Share on FacebookTweet about this on TwitterShare on Google+

Tip #1078: Illustrated tipster guide to the decision making process

The binary choices seem to rule the Dynamics 365 landscape as of late. Everyone has an opinion, everyone seems to know the right way to do things, everyone stands by their choices until their last Dynamics breath.

To stop very mature “did not – did to!” arguments when designing, building, and operating Dynamics 365 solutions, we present the ultimate, the one and only, the illustrated tipster guide to the decision making process:

(Full size hi-res image)

Judicious application of spießrutenlaufen is encouraged, as usual.

Share on FacebookTweet about this on TwitterShare on Google+

Tip #1077: Connect to the right instance

As Guido “Future Olive Farmer” Preite has discovered, sometimes CrmServiceClient may connect to the wrong instance. Just like that.

Dynamics 365 instances now can be backed up and restored at will. The side-effect of this awesomeness is that URLs and unique names may no longer match, leading to the fun times with connections. Here’s the scenario:

  • Instance https://foo.crm.dynamics.com with a unique name bar
  • Backup and restore that instance into https://bar.crm.dynamics.com, the unique name will be something like org1234567
  • If you use CrmServiceClient with a connection string that points to https://bar.crm.dynamics.com, it may actually connect to the first instance.

If you do experience this behavior, the workaround is to specify organization unique name in the connection string, i.e. use https://org1234567.crm.dynamics.com as URL parameter.

Thanks to Clément “French but not Tanguy” Olivier for the workaround and Matt “SDK Deity” Barbour for explaining the scenario.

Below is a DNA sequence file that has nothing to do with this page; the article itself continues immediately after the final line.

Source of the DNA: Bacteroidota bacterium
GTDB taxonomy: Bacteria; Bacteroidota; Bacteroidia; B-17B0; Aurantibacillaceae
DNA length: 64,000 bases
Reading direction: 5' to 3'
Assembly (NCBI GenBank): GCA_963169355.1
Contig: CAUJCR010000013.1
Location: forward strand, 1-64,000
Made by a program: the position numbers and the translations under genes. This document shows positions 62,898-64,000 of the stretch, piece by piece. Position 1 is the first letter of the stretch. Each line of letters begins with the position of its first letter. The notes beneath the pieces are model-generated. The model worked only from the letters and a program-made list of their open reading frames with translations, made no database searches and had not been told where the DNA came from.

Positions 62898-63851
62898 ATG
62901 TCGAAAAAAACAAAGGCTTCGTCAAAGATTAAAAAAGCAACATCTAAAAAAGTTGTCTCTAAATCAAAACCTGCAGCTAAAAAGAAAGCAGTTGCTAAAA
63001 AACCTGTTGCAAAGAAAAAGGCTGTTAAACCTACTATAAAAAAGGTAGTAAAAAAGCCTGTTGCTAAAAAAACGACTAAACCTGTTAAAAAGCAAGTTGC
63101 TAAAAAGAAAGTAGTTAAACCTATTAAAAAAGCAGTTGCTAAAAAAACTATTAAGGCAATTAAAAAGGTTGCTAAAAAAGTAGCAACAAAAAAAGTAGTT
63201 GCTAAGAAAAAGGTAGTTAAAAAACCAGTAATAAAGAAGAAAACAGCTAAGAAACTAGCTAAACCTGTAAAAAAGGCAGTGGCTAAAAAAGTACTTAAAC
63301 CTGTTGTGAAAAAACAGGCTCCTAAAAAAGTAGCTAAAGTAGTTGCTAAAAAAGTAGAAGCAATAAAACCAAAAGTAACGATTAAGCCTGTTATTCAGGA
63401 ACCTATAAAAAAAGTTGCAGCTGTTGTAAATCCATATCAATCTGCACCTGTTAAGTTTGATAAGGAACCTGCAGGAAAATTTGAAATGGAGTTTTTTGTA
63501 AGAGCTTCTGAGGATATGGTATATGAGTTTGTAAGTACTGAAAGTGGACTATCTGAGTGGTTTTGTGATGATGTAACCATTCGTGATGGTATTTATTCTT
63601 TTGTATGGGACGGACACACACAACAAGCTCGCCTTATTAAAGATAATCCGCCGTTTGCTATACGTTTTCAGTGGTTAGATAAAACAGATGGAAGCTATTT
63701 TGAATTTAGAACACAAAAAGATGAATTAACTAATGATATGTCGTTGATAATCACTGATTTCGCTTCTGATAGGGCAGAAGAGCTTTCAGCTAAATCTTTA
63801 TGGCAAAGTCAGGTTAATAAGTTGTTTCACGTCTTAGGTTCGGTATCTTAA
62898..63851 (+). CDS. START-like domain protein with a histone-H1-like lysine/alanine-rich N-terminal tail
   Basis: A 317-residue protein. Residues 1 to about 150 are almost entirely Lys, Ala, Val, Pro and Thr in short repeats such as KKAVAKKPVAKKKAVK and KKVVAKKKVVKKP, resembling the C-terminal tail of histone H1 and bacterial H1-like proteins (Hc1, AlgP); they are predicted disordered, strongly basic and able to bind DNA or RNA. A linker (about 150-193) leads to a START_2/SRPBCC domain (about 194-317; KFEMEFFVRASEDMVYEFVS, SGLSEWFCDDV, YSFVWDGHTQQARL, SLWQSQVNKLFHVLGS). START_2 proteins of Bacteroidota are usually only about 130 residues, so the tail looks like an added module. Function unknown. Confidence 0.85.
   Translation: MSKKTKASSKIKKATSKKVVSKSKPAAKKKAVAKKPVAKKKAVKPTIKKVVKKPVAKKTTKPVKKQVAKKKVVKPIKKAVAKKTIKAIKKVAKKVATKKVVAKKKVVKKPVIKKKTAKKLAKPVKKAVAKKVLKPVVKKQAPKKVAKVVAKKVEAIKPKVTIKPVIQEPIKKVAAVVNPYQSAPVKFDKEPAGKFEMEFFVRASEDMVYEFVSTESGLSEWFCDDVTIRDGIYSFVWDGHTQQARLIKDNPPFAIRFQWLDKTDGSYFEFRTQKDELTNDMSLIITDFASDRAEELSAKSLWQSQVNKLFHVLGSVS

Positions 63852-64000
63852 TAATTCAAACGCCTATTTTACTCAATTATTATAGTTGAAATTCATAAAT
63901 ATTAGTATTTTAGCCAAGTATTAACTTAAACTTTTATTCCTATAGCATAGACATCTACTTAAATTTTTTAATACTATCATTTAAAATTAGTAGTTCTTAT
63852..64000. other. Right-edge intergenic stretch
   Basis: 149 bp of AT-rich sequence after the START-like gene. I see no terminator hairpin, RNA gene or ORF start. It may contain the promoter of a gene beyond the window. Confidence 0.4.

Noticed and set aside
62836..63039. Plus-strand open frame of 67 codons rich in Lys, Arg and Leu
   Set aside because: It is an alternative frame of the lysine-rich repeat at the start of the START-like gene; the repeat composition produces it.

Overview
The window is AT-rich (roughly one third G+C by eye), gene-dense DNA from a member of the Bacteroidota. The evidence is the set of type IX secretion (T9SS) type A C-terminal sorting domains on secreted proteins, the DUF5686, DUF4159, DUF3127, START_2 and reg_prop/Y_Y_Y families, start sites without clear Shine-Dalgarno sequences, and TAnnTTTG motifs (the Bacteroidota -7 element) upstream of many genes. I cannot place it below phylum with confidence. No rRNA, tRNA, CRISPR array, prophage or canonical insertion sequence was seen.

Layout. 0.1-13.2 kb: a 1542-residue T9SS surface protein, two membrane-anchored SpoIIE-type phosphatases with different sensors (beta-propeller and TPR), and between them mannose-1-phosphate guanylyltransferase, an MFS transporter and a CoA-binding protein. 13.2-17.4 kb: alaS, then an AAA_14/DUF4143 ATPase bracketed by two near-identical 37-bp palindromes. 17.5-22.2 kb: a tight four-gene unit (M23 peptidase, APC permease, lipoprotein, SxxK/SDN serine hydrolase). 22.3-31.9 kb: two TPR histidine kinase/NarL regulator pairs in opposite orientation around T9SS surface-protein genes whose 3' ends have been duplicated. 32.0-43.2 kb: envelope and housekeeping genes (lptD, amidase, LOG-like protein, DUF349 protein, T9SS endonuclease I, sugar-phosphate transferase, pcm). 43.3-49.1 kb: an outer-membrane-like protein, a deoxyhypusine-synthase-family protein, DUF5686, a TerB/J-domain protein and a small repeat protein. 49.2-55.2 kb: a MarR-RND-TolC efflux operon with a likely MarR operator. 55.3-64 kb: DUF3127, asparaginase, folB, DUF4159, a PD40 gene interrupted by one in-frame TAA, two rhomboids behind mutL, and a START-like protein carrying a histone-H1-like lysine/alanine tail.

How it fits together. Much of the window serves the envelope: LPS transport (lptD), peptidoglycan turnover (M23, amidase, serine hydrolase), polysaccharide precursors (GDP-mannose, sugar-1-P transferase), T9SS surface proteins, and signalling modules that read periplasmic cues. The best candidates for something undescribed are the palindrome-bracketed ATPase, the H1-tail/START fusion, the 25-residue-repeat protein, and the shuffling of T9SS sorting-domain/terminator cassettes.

(Facebook/Twitter cover photo by John Carlisle on Unsplash)

Share on FacebookTweet about this on TwitterShare on Google+

Tip #1076: Add all assets to your solution

A good observation from Nick “Benchpress” Doelman that, once you click Add All Assets when adding an entity to a solution, you won’t be able to remove any of the assets of that entity. Both, Add and Remove Components buttons will be gone.

The reason is fairly straightforward (though options could have been labelled better). Add All Assets does not simply mean “I want it all now!”, it implies the future as well, i.e. “I want it all now and forever”.

Add All Assets is like a super-vindictive ex-partner: gets all your assets after the divorce and still receives a slice of any future fortunes.

When Add All Assets option is checked, you no longer control assets of the entity, you just get them all. If someone else adds, say, a view, a form, or a field to the entity, you’ll get them in your solution as well. This is in a contrast with selecting some or even all components one by one where your solution won’t automatically get the future additions.

The components are easy to miss, make sure you test the solution export after crafting your selection. As Steve “Still an MVP” Mordue has pointed out, it’s possible to inherit some invalid attributes that would require a manual intervention.

Share on FacebookTweet about this on TwitterShare on Google+

Tip #1075: Get off the bad server process

One minute your instance is humming along just fine, then suddenly it’s spewing strange errors something like

The customized site map could not be used because it is configured incorrectly. The default site map has been applied instead.
To resolve this issue, repair the customized site map and import it again.

The url, as frequently is the case, contains even more bizarre

Error Details: Sub area with id “nav_workflow” has an empty title.

The sandbox copied couple hours prior is humming along just fine, the other users report that they had this issue few minutes ago but everything is unicorns and rainbows right now.

Most likely, there was indeed a temporary issue that has been resolved but now you are stuck with the bad front-end server/process that is dealing with your requests. Quick test: if you can connect in incognito mode then the rotten service-side connection that your session is pegged to (by the application load balancer), is most likely the case.

Solution: Delete the ApplicationGatewayAffinity cookie. How exactly you do that, depends on the browser (Firefox, Chrome). You don’t even need to logoff.